(394130) 2006 HY51

Summary

(394130) 2006 HY51 is a near-Earth object of the Apollo asteroid group with a high orbital eccentricity, approximately 1.2 kilometers in diameter. It was discovered on 26 April 2006, by LINEAR at Lincoln Lab's ETS in Socorro, New Mexico, United States.[2]

(394130) 2006 HY51
Discovery[1]
Discovered byLINEAR
Discovery siteLincoln Lab's ETS
Discovery date26 April 2006
Designations
(394130) 2006 HY51
2006 HY51
Orbital characteristics[1]
Epoch 4 September 2017 (JD 2458000.5)
Uncertainty parameter 1
Observation arc9.00 yr (3,286 days)
Aphelion5.1111 AU
Perihelion0.0791 AU
2.5951 AU
Eccentricity0.9695
4.18 yr (1,527 days)
238.94°
0° 14m 8.88s / day
Inclination33.195°
40.788°
341.88°
Earth MOID0.1064 AU (41.5 LD)
Jupiter MOID0.8098 AU
Physical characteristics
Dimensions1.218±0.228 km[3]
0.157±0.071[3]
17.2[1]

Orbit and classification

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2006 HY51 orbits the Sun at a distance of 0.1–5.1 AU once every 4 years and 2 months (1,527 days). Its orbit has an eccentricity of 0.97 and an inclination of 33° with respect to the ecliptic.[1]

It is the asteroid with the third-smallest known perihelion of any known object orbiting the Sun.[citation needed] Its extreme orbital eccentricity brings it within 0.081 AU of the Sun (26% of Mercury's perihelion) and as far as 5.118 AU from the Sun (making it a Jupiter-grazer). It has a minimum orbit intersection distance with Earth of 0.1064 AU (15,900,000 km), equivalent to 41.5 lunar distances.[1]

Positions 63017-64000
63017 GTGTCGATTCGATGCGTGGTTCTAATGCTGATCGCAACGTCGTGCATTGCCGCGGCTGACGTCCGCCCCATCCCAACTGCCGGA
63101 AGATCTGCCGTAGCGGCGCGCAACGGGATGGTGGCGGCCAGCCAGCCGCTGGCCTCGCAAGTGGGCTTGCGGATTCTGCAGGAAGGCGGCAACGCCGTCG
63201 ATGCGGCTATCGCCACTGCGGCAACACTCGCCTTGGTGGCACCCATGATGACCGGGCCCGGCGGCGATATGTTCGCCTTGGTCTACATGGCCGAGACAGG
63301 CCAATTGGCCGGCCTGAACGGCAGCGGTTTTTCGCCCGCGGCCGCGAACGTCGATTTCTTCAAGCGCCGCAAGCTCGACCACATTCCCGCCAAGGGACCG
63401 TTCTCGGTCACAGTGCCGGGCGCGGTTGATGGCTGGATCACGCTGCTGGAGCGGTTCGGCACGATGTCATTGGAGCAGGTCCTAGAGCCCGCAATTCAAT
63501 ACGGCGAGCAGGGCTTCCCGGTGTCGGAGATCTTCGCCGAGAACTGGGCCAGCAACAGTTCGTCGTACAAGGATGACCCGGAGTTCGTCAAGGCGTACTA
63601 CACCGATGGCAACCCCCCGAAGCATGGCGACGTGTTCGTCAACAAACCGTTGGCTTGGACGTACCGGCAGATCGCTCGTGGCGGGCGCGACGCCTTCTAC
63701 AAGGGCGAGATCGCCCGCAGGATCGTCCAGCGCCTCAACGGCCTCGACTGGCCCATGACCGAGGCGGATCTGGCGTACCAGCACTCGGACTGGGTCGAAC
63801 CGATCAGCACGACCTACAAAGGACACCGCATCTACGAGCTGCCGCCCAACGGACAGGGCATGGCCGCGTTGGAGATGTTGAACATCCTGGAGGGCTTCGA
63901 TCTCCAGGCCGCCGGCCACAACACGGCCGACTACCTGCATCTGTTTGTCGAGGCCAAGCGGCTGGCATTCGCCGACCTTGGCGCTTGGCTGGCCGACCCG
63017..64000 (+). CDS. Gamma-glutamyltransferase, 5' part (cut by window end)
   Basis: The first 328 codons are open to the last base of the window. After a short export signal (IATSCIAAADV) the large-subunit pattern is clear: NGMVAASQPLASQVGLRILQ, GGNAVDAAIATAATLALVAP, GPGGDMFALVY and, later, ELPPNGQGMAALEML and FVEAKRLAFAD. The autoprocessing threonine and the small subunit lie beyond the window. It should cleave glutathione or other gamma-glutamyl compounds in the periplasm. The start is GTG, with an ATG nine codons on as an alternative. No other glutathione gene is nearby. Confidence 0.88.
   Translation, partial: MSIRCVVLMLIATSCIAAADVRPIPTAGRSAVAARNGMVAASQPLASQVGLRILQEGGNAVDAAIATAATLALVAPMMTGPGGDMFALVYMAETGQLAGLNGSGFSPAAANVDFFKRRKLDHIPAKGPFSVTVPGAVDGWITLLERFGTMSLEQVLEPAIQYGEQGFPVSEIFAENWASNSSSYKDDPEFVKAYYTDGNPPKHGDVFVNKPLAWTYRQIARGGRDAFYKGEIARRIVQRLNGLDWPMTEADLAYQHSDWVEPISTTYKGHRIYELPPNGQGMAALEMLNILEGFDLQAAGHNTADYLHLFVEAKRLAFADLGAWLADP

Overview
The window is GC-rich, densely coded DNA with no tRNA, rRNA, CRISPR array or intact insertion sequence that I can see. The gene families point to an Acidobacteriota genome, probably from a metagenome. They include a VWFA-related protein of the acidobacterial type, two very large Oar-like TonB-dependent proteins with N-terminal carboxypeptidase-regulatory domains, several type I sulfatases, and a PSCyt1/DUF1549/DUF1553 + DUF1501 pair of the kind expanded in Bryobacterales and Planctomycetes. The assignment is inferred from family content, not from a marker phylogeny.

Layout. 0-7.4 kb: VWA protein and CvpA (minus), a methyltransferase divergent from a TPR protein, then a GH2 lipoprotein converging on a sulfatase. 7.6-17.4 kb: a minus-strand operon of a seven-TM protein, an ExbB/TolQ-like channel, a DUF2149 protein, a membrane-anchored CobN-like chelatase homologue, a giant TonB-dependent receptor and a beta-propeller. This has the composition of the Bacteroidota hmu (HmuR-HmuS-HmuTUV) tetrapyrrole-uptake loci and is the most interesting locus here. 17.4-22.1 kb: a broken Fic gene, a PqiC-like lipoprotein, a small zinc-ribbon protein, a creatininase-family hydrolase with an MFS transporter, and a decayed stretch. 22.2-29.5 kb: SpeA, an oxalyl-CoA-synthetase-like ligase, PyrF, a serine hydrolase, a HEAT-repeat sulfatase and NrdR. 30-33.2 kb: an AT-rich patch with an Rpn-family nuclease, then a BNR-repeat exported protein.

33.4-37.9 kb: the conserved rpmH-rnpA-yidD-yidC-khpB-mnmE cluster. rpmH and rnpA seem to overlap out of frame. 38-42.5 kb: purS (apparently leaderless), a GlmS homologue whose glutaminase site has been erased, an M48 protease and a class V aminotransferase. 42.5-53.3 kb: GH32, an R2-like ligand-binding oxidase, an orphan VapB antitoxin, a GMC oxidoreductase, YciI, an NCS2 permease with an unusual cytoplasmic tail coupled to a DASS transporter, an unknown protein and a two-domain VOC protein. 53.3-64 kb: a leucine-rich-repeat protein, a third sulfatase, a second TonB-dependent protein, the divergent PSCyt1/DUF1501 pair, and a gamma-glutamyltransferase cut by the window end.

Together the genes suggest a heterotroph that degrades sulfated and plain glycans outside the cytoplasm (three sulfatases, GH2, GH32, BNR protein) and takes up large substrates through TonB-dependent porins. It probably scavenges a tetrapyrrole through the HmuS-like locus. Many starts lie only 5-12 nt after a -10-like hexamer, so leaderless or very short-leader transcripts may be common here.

The small bodies with even more eccentric orbits are likely to suffer a rotational breakup by the age comparable to that of the Solar System, although 2006 HY51 itself is not expected to break.[4]

Physical characteristics

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According to the survey carried out by NASA's Wide-field Infrared Survey Explorer with its subsequent NEOWISE mission, 2006 HY51 measures 1.218 kilometers in diameter and its surface has an albedo of 0.157.[3] The asteroid's composition and shape, as well as its rotation period remain unknown. It has an absolute magnitude of 17.2.[1]

Naming

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As of 2017, this minor planet remains unnamed.[2]

References

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  1. ^ a b c d e f g "JPL Small-Body Database Browser: 394130 (2006 HY51)" (2015-04-25 last obs.). Jet Propulsion Laboratory. Retrieved 2 June 2017.
  2. ^ a b c "394130 (2006 HY51)". Minor Planet Center. Retrieved 18 August 2016.
  3. ^ a b c Mainzer, A.; Grav, T.; Bauer, J.; Masiero, J.; McMillan, R. S.; Cutri, R. M.; et al. (December 2011). "NEOWISE Observations of Near-Earth Objects: Preliminary Results". The Astrophysical Journal. 743 (2): 17. arXiv:1109.6400. Bibcode:2011ApJ...743..156M. doi:10.1088/0004-637X/743/2/156. S2CID 239991. Retrieved 14 December 2016.
  4. ^ Makarov, V. V.; Goldin, A.; Veras, D. (2020), "Gigayear-timescale Destruction of High-eccentricity Asteroids by Spin and Why 2006 HY51 Has Been Spared", The Astrophysical Journal, 899 (2): 103, arXiv:2007.11487, Bibcode:2020ApJ...899..103M, doi:10.3847/1538-4357/aba89e
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  • Asteroid Lightcurve Database (LCDB), query form (info Archived 16 December 2017 at the Wayback Machine)
  • Asteroids and comets rotation curves, CdR – Observatoire de Genève, Raoul Behrend
  • (394130) 2006 HY51 at NeoDyS-2, Near Earth Objects—Dynamic Site
    • Ephemerides · Observation prediction · Orbital info · MOID · Proper elements · Observational info · Close approaches · Physical info · Orbit animation
  • (394130) 2006 HY51 at ESA–space situational awareness
    • Ephemerides · Observations · Orbit · Physical properties · Summary
  • (394130) 2006 HY51 at the JPL Small-Body Database  
    • Close approach · Discovery · Ephemeris · Orbit diagram · Orbital elements · Physical parameters